PULLET-HARD MOLT IN SINGLE DIGIT WEATHER!

Discussion in 'Emergencies / Diseases / Injuries and Cures' started by Fawn and Fam, Feb 6, 2014.

  1. Fawn and Fam

    Fawn and Fam Chillin' With My Peeps

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    Apr 2, 2013
    One of my 10 month olds is going through what appears to be a hard molt. She quit laying about a week & 1/2 ago and there were some feathers about. Yesterday I found 90 some, today 130 some and that was just in the coop, who knows how many in the run.

    I am surprised this is happening because she has continuous artificial light. I don't like having to do that but I started it a couple months ago when temps became so frigid to help w/ heat (a soft white 100 watt incandescent bulb). I am concerned because I live in Michigan and they are only in an uninsulated tractor coop though the run is wrapped in plastic. Also I only have one other chicken and they don't cuddle. We have been covered in deep snow all Winter. Most of our Winter it has been teens in the day and single digits at night w/ no change foreseen in the near future. I give her additional protein everyday for feather growth and them a handful of cracked corn at night for heat. What else should I/ can I do to help? Can she survive this?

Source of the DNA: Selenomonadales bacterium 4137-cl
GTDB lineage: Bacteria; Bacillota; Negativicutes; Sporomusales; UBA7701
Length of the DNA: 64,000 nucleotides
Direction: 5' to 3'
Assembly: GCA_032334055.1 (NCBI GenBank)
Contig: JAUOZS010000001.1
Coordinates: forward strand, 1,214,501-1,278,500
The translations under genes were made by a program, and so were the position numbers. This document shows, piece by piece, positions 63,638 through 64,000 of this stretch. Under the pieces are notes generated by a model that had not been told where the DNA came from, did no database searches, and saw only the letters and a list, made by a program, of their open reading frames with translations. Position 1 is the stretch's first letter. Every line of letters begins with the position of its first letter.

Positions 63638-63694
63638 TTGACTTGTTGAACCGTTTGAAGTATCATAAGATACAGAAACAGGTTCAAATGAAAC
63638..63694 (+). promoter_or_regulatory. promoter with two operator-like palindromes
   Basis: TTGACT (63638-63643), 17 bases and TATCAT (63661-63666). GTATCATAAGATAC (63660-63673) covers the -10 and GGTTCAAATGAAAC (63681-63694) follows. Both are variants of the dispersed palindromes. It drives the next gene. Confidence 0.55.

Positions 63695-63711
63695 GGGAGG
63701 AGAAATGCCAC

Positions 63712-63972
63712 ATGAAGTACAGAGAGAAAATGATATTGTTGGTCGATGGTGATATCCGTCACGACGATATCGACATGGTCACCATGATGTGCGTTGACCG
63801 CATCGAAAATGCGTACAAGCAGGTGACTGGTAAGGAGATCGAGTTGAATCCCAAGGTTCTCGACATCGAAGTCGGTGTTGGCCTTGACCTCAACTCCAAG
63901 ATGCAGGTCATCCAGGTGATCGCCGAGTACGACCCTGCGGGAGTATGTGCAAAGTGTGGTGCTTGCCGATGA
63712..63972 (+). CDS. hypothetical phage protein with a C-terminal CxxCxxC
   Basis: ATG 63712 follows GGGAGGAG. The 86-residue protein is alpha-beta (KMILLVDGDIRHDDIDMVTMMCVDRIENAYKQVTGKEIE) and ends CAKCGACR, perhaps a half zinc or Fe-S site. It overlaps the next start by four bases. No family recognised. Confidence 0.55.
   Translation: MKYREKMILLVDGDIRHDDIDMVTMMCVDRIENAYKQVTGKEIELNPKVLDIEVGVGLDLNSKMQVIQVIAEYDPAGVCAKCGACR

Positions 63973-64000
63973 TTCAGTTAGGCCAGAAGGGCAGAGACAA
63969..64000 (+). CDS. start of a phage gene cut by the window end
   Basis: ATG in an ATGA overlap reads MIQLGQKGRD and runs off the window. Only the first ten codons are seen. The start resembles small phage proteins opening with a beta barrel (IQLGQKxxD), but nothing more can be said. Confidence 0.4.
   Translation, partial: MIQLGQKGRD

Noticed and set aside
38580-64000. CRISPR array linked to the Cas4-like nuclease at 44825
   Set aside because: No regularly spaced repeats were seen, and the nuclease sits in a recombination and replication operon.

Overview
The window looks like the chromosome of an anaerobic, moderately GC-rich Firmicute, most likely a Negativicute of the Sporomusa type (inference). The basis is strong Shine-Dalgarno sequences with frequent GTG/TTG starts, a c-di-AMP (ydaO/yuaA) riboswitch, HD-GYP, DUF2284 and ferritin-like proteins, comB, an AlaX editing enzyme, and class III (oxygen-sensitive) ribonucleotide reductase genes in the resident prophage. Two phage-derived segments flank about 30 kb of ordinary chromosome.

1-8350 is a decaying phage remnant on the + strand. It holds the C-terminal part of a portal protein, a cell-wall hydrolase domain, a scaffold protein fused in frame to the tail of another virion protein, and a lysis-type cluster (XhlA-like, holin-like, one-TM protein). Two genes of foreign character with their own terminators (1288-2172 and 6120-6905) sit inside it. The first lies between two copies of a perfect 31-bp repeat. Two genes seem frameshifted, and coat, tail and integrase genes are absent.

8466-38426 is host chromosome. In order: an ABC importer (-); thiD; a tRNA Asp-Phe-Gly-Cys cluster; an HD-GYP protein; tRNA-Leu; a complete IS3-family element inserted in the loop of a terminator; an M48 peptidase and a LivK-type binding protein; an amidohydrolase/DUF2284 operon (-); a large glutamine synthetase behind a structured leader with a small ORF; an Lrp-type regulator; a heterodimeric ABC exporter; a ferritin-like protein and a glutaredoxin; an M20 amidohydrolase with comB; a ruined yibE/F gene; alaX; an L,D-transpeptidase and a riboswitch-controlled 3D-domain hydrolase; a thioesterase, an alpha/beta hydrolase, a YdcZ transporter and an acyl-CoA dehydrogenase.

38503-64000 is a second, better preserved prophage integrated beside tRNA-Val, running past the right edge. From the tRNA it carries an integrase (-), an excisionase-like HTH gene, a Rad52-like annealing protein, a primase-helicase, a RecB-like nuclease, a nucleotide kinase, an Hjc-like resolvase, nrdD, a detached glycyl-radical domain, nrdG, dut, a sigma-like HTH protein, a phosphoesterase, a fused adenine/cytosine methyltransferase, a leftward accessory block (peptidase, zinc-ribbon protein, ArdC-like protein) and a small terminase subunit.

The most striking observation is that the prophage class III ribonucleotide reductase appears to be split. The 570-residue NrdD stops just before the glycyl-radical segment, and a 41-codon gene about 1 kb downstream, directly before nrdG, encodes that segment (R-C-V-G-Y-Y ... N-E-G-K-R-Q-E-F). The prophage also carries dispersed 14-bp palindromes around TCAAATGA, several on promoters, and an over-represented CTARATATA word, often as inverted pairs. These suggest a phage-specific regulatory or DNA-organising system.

2. FarmGirlForLife

    FarmGirlForLife Chillin' With My Peeps

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    Jan 11, 2014
    When in doubt, take it somewhere warmer. I live in northern Iowa. During this winter I've had chickens in the garage, isolated a portion of the chicken coop and had them in a cage in our animal greenhouse under a heat lamp. I am currently brooding five chicks in the basement. Some may say I have too many chickens, but I don't think you can have too many. You must also factor in they type of chicken she is. Some breeds are much more cold tolerant than others, but without feathers it would be pretty hard to keep warm. The extra protein should help with new feathers, and if you keep her warm enough she should do fine.
     

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